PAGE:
Squatting as Commodity on Film…

Just read an article from metamute by Matthem Hyland on a documentry on squatting in London, which I think is worth the read…

The film sounds as though it is a product of a gaze that is very much apart of squatting as “a quirky cultural niche in the market”. Perhaps the film-maker is themselves a subcriber to the lifestylist ideology of squatting.

Hyland is quite right in suggesting a focus on the necessity of squattng would be more interesting, as well as the social context which facilitates it – ie the identification of ‘neighbours’ with the situation of squatters that is an acknowledgment of the inescapability of work…

also alluded to is the foreign worker squatting nexus that I have mentioned before.

I have copied and pasted the following prime cuts…


…squatting means getting away from the actually-existing working class in order to embrace ‘creativity’, such as puppet theatre and Electronica. Any squatters who do think this way are already riding the Camelot-Foxtons aspirational conveyor belt…
But what’s infuriating about the film is its failure to establish clearly that this attitude is not the norm among squatters, not because they’re more community-minded or ideologically insightful than anyone else, but for straightforward practical reasons.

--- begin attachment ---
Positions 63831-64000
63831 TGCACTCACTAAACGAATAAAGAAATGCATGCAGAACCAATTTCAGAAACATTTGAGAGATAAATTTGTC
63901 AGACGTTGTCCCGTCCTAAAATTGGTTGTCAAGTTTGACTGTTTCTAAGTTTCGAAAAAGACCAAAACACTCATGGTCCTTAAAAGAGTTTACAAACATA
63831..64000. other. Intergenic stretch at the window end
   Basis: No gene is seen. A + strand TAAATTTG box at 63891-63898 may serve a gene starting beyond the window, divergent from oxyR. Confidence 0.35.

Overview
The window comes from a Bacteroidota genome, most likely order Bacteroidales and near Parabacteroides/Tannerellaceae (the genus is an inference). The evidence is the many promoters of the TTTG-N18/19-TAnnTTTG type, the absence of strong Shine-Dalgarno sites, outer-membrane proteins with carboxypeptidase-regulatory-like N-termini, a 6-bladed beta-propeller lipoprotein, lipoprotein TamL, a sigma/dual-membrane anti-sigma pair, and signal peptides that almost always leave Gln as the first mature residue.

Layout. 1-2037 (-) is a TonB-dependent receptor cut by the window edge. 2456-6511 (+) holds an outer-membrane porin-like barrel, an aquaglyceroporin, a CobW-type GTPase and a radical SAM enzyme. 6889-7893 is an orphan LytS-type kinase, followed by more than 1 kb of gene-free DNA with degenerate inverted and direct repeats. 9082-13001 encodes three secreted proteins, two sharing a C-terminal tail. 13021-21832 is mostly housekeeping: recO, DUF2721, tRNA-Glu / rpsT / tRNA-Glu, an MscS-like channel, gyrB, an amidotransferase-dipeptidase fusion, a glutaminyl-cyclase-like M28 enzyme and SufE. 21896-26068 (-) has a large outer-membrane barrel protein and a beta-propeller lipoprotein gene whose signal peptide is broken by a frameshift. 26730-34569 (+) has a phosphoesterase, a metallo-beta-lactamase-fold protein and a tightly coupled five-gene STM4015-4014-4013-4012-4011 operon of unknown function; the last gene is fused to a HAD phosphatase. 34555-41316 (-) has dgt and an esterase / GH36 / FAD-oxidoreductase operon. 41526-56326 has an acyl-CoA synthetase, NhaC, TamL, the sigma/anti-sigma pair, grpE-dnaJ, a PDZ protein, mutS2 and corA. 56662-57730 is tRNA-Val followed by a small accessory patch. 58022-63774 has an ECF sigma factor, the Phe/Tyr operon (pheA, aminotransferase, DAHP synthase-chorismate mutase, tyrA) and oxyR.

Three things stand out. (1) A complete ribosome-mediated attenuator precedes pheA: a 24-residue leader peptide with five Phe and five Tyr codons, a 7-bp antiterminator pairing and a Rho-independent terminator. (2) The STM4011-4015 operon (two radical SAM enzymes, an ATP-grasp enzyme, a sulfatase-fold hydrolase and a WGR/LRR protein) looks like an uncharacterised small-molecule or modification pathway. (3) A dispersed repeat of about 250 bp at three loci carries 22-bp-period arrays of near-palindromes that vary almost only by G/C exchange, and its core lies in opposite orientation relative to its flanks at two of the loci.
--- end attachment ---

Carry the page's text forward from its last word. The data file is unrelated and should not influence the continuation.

Misanthropy is just what lifestyle evangelism combined with universal sociability (eye contact and first name greetings or else you’re anti-social, etc) stinks of. It reappears in a different way in the next section of the documentary, with Shiva, apparently the spokesman for Urban Nomads (maybe an artists’ collective? it’s not made clear of course). On ‘an earth contaminated and polluted by human endeavour’, the Urban Nomads are an Elect fraction, ‘ready for economic and ecological change’. Yet the Elect programme is good for everyone, whether we know it or not. Whatever their race or background, people who come to the squat will find out that they’re ‘just like’ one another. ‘Assimilation’ is a word Shiva repeatedly uses in a positive sense. This attitude to humanity in general reappears on a different scale in a remarkably frank avowal of what Félix Guattari would have called personal ‘micro fascism’, an all-too-common phenomenon within squatting. Shiva starts saying something about ‘what I’m trying to do’ with the squat, then quickly adds: ‘when I say ‘I’, it includes the whole group’. What he wants is for their benefit too. This is the terrifying sincerity of micro fascism, the passionate presumption to ‘help’ others, to want things for them.

…the function imagined for squatting is spelled out quite clearly: a minority taste that complements the proper range of capitalist life-skills; a quirky cultural niche in the market surrounding it.[8].

The film sounds as though it is a product of a gaze that is very much apart of squatting as “a quirky cultural niche in the market”.
Still I would be interested in viewing the film…

Also…I heard on the grape vine that some ppl in Melbourne were making attempts to get squatting ‘organised’…will this simply be efforts in lifestylism, a form of romanticism or something that will genuinely broaden living conditions in this city?…only time will tell.

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About barkingcoins
This author is just another fucking dickhead.

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